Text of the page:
history. There is a moderate admission charge.

Some of the many highlights of the museum include:

• The museum ship Alliance
Holland I, the first Royal Navy submarine
X-24, one of 25 miniature X-Craft from WWII
• A full-sized replica of Bushnell’s Turtle
• An Italian human torpedo
• A WWI periscope preserved in working order
• Countless historic exhibits and memorabilia

For additional information, the RN Submarine Museum’s website can be found at: www.rnsubmus.co.uk

Of all the museum’s holdings, however, His Majesty’s Submarine Torpedo Boat Number 1 (Holland I), the Royal Navy’s very first submarine, is unique. Built to John Holland’s design by Vickers in 1901, only a year after the U.S. Navy established its own submarine force by acquiring his path-breaking Holland VI, the British Holland I is the only first-generation “Holland boat” surviving today. Moreover, as a scaled-up version of Holland VI – later USS Holland, SS-1 – which was neglectfully scrapped in the mid-1930s, the boat provides striking insight into the design details of John Holland’s first successful submarines and a real frisson of historical excitement climbing inside.

Only the fact that she foundered while under tow to the ship breakers in 1913 preserved Holland I from the same fate as her American namesake. Rediscovered near the fabled Eddystone Light off Plymouth in 1981, Holland I was salvaged by the Royal Navy, cleaned up, treated briefly with anti-corrosion chemicals, and put on display at the museum. Within a decade, however, the hull began to rust badly, and it became apparent that a more thorough restoration would be necessary to preserve the ship. Accordingly, the entire vessel was immersed for four years in a giant tank of sodium carbonate to leach out the chloride ions causing the deterioration. This additional treatment solved the problem, and in 2001, Holland I was put back on display in its own glass-walled, climate-controlled building, built and paid for as a Heritage Lottery Fund project. For this feat, the museum and the boat’s conservator won the coveted national Pilgrim Trust Conservation Award for 2002 – the “Oscar” of such recognition.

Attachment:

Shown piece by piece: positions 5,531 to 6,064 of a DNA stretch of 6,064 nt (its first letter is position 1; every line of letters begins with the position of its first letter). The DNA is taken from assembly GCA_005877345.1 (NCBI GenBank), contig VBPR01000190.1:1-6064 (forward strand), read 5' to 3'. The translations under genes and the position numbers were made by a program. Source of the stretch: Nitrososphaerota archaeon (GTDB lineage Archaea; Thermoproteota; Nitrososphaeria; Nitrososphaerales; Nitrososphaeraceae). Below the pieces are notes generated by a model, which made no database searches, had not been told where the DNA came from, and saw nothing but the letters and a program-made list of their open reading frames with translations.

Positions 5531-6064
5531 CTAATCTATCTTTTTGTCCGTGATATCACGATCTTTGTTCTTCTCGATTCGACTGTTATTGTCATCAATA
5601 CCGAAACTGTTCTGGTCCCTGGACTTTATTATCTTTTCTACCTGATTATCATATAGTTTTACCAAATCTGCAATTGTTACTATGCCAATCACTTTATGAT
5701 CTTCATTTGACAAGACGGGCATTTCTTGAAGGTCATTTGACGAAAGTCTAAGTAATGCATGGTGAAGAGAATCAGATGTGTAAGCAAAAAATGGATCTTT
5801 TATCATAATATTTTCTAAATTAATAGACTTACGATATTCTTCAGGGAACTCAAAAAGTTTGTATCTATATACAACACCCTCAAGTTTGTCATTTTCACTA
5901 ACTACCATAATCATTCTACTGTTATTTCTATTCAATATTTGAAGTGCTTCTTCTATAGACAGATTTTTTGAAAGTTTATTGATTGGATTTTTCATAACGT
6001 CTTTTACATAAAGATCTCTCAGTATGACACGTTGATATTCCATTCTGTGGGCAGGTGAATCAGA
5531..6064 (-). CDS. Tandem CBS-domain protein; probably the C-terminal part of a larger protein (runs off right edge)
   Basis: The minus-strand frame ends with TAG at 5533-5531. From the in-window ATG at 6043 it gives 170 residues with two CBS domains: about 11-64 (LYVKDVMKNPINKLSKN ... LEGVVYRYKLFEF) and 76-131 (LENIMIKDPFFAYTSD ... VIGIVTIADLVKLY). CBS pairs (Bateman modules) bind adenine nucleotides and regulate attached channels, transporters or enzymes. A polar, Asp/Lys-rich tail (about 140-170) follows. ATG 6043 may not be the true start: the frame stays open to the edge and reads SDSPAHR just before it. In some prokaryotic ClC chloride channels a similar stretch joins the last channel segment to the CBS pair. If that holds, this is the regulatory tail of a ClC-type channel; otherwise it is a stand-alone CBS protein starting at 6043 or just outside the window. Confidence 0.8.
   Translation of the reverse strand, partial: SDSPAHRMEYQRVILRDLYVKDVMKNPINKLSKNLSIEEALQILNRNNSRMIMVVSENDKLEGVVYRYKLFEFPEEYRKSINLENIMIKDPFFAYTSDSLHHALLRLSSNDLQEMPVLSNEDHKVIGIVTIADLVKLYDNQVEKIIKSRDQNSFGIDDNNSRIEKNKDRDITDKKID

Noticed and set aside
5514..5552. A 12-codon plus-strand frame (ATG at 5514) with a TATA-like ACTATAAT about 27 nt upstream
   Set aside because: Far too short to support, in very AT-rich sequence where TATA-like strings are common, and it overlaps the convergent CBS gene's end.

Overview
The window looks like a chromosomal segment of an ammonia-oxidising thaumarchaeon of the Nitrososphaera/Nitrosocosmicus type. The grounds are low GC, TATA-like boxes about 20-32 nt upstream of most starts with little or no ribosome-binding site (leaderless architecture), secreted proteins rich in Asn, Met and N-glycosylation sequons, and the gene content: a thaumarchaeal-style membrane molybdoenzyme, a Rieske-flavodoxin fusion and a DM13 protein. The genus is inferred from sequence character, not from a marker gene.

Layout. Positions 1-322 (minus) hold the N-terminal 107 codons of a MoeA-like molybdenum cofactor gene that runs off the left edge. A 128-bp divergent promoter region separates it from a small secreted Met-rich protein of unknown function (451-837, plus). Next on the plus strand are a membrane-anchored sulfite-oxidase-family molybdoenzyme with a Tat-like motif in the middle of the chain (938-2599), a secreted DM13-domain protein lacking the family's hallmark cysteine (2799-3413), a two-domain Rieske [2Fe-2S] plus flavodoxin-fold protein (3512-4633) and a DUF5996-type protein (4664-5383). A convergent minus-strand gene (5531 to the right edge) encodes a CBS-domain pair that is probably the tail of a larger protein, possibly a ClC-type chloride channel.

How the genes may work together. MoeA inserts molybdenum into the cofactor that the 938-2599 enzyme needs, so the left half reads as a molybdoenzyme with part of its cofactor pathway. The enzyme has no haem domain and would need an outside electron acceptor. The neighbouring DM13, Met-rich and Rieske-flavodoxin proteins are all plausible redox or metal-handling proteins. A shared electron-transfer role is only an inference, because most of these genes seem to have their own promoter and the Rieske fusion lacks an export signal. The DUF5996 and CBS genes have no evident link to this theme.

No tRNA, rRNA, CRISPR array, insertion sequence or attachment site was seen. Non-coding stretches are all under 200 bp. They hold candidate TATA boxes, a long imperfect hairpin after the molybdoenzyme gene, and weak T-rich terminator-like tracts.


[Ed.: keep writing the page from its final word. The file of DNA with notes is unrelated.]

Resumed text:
Since all usable subsystems were stripped from the boat before her intended trip to the breakers in 1913, and no attempt has been made to replace them with reproductions, much is left to the imagination in Holland’s interior. Nonetheless, the torpedo tube and the entire propulsion plant remain in reasonable condition, including the diesel engine, electric motor, and the associated clutch and gear train. Moreover, the hull, propeller, rudders, torpedo-tube bow cap, and other external features appear like new, and one of the original battery cells has been set up as a separate exhibit. In short, there’s simply no better way to appreciate the “look and feel” of our earliest submarines than by crawling around inside Holland I!

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Housed in its own climate-controlled building after salvaging and extensive restoration, the Royal Navy’s first submarine, Holland I, is the only early-generation “Holland boat” that still survives. She was the first of five Holland submarines built under license by Vickers in 1901 to inaugurate the RN Submarine Service but foundered on her way to the scrap-yard in 1913. Raised again in 1981, Holland I is perhaps the museum’s most unusual attraction. Although most of Holland I’s internal fittings were stripped out in 1913, enough remain to give a vivid impression of the layout of these first submarines. This is her 18-inch torpedo tube and impulse tank, seen from amidships looking forward. Virtually the entire propulsion system survives intact.